One of the better-known shorts made by John and Faith Hubley is Moonbird, from 1959. This film came about when the Hubleys made a secret recording of their two sons one night, playing a game in which they pretended to be hunting for the elusive Moonbird. The result was a soundtrack with a complete narrative, courtesy of the two children; the Hubleys and their studio then visualised the story to create the film.

It is surprising how well Moonbird works, considering that its story is simply two kids making things up as they go along. The personalities of the children come through very strongly and much of the recorded dialogue is inherently funny, as when the younger boy tries to recite “Hey Diddle Diddle” but has trouble remembering past the second word.

Moonbird was followed by the 1967 film Windy Day, based on the same concept but using the voices of the Hubleys’ two daughters. This short is much looser, with a transformative element as the two characters morph from one identity to another. Instead of a single narrative, the children deliver a free-flowing conversation which makes several twists: The two girls start by playing at being a knight and a princess, and later play at being animals; between these sessions they discuss birth, adulthood, marriage and death in the half-grasped manner of children.

Windy Day was shown at the 1968 Cambridge Animation Festival; amongst the people who saw it were producer Colin Thomas and animator William Mather.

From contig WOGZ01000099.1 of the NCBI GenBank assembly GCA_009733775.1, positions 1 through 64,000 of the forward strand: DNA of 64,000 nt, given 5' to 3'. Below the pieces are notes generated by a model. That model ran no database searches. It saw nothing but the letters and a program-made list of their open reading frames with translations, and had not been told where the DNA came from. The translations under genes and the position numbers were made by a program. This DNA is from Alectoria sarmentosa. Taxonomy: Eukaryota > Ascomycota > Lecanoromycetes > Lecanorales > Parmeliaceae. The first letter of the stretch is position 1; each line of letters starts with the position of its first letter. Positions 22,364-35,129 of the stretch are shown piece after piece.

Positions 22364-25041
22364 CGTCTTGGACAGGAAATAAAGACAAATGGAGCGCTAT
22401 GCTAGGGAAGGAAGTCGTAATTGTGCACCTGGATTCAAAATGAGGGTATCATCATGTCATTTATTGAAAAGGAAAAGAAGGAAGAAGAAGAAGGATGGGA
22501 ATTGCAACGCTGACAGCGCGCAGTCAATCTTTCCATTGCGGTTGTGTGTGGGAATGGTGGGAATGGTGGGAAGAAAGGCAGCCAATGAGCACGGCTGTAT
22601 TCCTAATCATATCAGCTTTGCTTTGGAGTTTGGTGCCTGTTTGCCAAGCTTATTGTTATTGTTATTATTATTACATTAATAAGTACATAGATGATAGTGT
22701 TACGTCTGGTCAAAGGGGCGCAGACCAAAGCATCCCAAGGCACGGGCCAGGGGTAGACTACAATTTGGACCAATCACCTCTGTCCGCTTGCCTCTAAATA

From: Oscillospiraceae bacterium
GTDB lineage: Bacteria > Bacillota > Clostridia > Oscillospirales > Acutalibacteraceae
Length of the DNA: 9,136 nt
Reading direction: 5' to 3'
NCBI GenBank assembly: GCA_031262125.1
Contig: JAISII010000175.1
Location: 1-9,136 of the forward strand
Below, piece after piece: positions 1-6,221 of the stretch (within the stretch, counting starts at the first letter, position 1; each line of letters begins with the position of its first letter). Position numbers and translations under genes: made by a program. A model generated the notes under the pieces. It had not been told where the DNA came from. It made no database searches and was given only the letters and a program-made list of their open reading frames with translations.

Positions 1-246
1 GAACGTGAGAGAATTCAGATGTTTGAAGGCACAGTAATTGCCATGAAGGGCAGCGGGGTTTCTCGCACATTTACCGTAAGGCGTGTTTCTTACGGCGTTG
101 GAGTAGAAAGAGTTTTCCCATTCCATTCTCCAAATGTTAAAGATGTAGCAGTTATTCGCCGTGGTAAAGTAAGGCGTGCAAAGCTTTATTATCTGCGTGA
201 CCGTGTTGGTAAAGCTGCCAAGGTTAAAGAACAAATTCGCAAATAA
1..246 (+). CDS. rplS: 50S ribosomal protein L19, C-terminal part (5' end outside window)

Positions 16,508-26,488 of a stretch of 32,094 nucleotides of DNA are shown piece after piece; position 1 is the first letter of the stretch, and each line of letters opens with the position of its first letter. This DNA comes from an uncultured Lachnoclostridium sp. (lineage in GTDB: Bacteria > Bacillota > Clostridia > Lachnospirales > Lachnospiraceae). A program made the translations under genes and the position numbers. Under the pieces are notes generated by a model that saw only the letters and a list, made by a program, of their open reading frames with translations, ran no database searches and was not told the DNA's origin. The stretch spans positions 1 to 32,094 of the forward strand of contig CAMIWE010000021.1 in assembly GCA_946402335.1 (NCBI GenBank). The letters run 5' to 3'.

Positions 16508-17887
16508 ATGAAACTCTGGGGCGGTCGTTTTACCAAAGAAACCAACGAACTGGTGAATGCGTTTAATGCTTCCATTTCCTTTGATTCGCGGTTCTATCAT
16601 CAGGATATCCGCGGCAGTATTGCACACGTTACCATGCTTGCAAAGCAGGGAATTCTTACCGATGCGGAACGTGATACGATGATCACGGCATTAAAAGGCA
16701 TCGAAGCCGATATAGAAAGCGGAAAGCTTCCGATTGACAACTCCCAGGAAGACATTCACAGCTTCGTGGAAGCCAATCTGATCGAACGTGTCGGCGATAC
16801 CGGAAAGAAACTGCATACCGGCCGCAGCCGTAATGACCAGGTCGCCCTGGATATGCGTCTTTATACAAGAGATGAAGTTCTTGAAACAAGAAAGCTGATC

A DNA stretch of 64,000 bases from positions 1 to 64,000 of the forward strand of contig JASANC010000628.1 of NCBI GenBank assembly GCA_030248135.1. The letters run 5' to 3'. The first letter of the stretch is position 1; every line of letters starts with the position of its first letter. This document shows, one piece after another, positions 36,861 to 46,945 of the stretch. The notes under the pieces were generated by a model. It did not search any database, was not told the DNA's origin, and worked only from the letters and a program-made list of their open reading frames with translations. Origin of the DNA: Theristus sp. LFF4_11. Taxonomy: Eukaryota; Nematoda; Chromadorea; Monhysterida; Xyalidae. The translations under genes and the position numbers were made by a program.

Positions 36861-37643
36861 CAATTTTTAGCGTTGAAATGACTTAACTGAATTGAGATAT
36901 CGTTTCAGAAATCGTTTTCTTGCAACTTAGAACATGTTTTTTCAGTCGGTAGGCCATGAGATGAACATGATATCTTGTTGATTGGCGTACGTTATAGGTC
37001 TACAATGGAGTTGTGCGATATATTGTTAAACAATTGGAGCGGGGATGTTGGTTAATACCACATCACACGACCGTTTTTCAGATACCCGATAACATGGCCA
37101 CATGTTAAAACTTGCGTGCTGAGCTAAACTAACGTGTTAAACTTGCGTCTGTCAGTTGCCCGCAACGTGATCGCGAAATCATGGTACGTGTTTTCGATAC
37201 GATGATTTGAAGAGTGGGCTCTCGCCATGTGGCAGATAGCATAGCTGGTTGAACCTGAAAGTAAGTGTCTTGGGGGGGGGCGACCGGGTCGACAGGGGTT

“We were blown away by the use of raw unpolished sound with a highly controlled medium like animation”, said Mather in an interview I conducted with him in 2011. In 1975 the two put together a pilot film entitled Audition, based around a recording of Mather’s son talking to an organ player as he auditioned for the role of a choirboy.

The film is very different to Hubley’s shorts. Aside from a very brief sequence in which the boy imagines the organ turning into a monster, it does not take place in a world of childhood fantasy: Its aim is instead to recreate the conversation in more straightforward cartoon terms.

The Hubleys sought to create fantasy films when they made Moonbird and Windy Day, and turned to the taproot of so much fantasy: the imaginations of children. By contrast, Mather and Thomas created a film which was closer to documentary. It is worth noting that Thomas was a documentary filmmaker, and that BBC Bristol – the branch for which the two men made their pilot – has a strong documentary tradition.

The pilot led to Animated Conversations, a six-part series produced in the late-1970s by various directors. Mather contributed Hangovers, based on a recording of a barmaid and her customers, but the best-known shorts for this series were made by Aardman founders Peter Lord and David Sproxton.